According to the latest news, Google is considering developing an Android alternative to Apple’s upcoming App Tracking Transparency. This was first reported on Thursday by Bloomberg.
Google has not confirmed whether it is indeed working on an anti-tracking privacy measure for Android or not. Recently, in a statement, a Google spokesperson told The Verge, “We are always looking for ways to work with developers to raise the bar on privacy while enabling a healthy, ad supported app ecosystem.”
App Tracking Transparency was first announced at Apple’s developer conference last summer. It effectively slides a system level opt-in between an app’s tracking capabilities and a user’s preferences. To be precise, if the user says he or she does not want to be tracked, there is nothing the developer can do to get around that because Apple will disable the developer’s ability to gather the so called Identifier for Advertisers code or IDFA. These codes lets advertisers track users from one app or website to another for ad targeting while also helping advertisers measure the effectiveness of ads.
Apple intends to check developers using audits and other methods to enforce its policies. It includes potentially suspending or banning apps from the App Store if a developer does not comply.
Facebook and Google have publicly expressed concern on how Apple’s opt-in requirement could negatively affect their mobile advertising networks. Facebook has eventually begun waging a public relations war against Apple over the change by complaining it will harm small businesses.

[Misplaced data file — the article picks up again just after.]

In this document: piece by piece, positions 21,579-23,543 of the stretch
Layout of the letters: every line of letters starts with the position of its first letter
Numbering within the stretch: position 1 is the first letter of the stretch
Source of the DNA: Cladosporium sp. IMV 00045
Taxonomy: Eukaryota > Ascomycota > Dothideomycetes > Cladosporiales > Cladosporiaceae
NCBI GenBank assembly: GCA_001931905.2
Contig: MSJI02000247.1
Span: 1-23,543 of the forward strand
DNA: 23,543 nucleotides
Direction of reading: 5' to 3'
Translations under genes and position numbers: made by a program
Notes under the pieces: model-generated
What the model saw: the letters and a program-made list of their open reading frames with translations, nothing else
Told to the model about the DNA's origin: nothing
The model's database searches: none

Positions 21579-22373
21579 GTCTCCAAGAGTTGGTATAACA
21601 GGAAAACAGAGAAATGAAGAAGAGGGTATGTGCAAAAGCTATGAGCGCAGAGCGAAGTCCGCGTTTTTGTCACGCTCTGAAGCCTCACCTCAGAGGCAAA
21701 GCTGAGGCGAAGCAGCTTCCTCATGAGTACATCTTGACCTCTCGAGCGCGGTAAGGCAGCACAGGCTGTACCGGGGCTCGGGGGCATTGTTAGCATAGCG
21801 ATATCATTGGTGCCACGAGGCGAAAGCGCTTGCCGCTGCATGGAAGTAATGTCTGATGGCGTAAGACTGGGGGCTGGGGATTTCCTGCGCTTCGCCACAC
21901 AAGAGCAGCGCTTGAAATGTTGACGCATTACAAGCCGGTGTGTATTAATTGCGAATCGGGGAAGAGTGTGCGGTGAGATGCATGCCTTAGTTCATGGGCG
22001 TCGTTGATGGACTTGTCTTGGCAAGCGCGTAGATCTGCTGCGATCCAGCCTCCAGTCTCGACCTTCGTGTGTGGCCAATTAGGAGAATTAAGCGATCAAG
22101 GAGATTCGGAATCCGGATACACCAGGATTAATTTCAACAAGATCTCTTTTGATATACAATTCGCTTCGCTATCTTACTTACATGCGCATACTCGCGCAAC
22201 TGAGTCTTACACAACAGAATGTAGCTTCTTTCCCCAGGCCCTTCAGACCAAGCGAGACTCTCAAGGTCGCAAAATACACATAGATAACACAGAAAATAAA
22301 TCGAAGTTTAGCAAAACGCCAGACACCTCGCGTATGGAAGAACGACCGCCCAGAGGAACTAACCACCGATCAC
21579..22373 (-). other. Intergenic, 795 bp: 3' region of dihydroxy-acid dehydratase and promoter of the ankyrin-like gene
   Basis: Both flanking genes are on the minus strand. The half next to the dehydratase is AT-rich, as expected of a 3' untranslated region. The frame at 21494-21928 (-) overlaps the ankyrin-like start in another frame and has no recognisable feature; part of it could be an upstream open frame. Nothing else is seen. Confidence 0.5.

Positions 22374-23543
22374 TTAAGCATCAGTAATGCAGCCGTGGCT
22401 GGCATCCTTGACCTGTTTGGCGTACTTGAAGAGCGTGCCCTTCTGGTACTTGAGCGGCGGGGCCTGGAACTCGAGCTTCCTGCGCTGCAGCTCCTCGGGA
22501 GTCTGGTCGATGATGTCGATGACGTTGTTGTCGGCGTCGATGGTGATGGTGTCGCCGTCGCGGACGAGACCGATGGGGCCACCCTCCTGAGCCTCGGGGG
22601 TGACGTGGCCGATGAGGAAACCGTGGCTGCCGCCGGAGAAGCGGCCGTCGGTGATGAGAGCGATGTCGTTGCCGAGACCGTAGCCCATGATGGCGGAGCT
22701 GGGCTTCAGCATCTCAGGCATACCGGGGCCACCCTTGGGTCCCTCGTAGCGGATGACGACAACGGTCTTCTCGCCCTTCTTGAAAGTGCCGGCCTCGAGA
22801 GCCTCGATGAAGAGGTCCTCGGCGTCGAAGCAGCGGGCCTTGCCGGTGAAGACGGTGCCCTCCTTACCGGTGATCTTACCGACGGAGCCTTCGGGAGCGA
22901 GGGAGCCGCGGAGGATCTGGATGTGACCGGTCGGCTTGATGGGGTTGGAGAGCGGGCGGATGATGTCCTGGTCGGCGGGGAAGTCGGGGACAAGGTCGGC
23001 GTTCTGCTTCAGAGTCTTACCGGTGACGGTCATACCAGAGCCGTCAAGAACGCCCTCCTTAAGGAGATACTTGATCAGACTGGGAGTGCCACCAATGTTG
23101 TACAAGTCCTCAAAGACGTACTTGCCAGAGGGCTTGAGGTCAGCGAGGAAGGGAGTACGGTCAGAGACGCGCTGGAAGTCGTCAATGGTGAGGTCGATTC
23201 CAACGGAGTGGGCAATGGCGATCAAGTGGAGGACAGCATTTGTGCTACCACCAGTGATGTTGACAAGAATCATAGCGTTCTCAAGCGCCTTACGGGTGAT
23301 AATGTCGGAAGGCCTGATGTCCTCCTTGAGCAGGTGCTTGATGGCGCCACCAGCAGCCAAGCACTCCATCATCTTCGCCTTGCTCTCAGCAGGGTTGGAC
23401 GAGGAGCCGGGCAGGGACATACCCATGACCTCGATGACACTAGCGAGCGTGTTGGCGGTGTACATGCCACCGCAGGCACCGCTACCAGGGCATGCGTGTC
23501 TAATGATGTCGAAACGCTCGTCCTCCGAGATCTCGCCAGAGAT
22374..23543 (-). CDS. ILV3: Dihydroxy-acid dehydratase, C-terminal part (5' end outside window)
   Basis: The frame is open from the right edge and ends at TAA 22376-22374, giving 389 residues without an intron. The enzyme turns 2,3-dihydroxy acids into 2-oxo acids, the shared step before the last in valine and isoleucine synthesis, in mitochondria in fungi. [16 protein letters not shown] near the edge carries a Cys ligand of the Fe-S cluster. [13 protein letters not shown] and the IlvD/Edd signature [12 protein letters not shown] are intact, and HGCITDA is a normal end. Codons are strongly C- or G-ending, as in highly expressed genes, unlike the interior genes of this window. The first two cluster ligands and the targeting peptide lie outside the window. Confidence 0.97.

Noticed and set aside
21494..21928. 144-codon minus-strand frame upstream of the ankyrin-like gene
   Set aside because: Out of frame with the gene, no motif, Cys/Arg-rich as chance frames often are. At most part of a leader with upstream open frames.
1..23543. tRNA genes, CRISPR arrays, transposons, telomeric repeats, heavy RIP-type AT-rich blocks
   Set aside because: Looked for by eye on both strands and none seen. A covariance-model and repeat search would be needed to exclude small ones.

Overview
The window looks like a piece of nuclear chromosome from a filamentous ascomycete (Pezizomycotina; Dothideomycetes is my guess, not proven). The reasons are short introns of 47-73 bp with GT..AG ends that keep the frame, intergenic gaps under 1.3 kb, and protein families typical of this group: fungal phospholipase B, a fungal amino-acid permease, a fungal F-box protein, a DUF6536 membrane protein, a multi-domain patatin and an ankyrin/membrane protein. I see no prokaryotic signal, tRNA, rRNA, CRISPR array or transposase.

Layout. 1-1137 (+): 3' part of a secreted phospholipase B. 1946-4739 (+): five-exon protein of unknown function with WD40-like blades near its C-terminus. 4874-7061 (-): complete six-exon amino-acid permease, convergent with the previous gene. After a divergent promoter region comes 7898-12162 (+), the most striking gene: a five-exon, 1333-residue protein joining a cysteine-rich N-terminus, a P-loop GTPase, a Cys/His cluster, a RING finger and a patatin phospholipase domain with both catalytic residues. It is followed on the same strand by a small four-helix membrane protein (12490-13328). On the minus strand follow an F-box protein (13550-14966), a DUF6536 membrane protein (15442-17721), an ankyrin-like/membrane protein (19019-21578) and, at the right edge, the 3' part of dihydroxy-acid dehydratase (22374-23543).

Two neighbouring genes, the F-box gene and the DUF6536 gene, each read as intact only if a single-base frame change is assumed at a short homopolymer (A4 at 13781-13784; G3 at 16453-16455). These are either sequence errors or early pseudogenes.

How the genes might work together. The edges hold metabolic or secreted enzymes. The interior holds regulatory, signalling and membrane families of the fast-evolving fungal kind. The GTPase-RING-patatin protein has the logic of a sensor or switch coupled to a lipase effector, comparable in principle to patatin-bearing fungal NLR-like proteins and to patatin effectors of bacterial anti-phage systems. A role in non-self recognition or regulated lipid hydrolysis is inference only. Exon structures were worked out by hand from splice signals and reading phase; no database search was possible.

On the other hand, Google’s take on App Tracking Transparency is not so severe. Bloomberg reported that instead of forcing opt-in requirements on app developers, the Android alternative may resemble some of the upcoming privacy controls planned for Google’s Chrome browser. , Google seeks to end some of the more insidious tracking technologies on the web today by developing less invasive alternatives and giving users more opt-out mechanisms in Google Chrome.
Google develops new privacy practices and standards for the web under its Privacy Sandbox project. Currently, it has taken steps to phase out third-party cookies on Chrome. It is also working on tools that allow advertisers to target groups of users instead of directly targeting individuals.